Interview with Professor Thomas Danne


Professor Thomas Danne, Chairman of the SWEET project, answered questions from Maartje de Wit, an ISPAD Past-Advisory Council member, about what makes SWEET significant and his plans for the future of the project.


Maartje de Wit:    If you were to sum up the most important characteristics of SWEET’s work in one sentence, what would they be?


Prof. Thomas Danne: The mission of SWEET is to reduce inequalities in access to and quality of pediatric diabetes care worldwide.


MdeW: Who, or what, inspired the creation of SWEET?


TD: During my time as president of ISPAD it became apparent that we need transparent, real world data in pediatric diabetes to promote change for better outcomes on a local, national and international level.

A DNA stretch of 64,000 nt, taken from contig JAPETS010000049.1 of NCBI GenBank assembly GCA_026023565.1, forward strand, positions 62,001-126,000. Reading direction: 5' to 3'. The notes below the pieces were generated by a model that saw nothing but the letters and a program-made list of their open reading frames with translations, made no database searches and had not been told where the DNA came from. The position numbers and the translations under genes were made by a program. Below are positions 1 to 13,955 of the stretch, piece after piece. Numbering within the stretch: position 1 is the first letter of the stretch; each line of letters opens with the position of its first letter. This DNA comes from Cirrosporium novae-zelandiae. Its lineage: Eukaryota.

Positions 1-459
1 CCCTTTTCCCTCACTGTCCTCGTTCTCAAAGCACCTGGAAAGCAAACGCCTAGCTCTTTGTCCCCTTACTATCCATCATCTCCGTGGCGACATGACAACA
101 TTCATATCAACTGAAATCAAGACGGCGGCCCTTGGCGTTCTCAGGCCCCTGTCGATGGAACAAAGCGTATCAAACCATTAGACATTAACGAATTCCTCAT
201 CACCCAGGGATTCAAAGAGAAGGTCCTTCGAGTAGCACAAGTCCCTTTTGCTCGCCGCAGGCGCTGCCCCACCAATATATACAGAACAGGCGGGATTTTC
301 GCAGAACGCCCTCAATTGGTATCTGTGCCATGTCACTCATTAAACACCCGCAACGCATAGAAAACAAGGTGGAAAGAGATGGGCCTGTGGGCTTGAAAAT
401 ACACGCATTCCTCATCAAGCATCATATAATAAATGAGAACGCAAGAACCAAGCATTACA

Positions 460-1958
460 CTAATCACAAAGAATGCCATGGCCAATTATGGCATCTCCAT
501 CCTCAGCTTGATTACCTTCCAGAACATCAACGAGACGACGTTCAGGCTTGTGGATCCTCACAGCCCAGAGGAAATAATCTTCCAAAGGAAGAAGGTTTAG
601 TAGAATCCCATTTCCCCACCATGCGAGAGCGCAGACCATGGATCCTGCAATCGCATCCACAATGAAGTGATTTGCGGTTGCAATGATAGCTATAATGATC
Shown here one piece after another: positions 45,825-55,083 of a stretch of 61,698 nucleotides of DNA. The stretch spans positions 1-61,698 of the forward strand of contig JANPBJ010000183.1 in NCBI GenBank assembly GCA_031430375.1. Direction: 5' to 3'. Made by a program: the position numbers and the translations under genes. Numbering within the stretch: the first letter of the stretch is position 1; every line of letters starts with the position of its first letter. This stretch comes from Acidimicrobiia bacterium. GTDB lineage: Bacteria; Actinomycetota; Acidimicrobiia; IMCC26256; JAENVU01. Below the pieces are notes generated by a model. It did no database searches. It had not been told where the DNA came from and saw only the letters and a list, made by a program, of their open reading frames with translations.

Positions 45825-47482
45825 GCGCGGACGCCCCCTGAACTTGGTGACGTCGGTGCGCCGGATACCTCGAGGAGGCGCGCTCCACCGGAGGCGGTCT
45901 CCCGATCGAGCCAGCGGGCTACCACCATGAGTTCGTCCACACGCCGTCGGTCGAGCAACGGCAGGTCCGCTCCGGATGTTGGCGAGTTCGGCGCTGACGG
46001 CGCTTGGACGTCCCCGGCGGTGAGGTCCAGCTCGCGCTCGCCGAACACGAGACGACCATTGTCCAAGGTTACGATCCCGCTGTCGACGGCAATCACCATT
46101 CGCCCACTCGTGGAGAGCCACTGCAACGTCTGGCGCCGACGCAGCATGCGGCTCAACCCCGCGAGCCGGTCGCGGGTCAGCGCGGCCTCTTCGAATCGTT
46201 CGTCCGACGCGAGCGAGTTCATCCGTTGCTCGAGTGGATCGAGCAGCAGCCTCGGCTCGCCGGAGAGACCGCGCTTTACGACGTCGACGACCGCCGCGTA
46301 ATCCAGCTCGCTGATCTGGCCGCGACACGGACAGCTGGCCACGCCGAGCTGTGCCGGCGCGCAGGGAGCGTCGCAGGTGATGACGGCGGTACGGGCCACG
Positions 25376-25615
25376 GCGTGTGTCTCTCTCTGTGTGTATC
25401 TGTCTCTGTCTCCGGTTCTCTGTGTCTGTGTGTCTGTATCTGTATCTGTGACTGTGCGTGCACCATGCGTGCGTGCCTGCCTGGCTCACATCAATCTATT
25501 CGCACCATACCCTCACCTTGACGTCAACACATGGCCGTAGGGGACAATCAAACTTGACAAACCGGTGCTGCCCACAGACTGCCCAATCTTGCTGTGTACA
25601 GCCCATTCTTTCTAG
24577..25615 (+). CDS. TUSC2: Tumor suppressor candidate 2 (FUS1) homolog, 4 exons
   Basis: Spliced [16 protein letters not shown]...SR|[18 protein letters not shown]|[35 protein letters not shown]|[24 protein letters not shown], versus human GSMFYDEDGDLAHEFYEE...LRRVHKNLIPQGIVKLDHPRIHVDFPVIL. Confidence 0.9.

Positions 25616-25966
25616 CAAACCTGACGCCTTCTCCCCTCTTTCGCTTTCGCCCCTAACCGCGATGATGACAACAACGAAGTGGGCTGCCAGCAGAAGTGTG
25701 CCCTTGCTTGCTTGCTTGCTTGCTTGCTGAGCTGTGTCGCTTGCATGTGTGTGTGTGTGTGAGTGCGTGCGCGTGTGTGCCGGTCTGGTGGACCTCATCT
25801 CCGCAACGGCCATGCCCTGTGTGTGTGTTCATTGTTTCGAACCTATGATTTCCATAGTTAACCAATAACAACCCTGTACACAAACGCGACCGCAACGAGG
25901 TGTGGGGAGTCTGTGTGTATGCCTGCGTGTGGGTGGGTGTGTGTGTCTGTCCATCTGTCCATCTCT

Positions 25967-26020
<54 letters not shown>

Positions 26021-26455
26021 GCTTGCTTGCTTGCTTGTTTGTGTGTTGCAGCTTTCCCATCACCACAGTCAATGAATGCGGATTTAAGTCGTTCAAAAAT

MdeW: What role did / does ISPAD play in this?


TD: ISPAD is based on the three pillars of advocacy, education and science which are a prerequisite for improving outcomes. The networking through ISPAD allowed the creation of the public-private partnership underlying the non-profit organisation governing SWEET. The ISPAD leadership has a formal seat in the executive board of SWEET. Thus, SWEET would not have been possible without ISPAD.


MdeW: What are SWEET’s plans for the future?


TD: We have now 72 centers in Europe, North and South America, Africa, Asia and Australia participating in SWEET. Besides a sustainable growth of SWEET we also seek collaboration with similar initiatives for a Global Exchange of Quality Initiatives for Diabetic Youth (GEQIDY).

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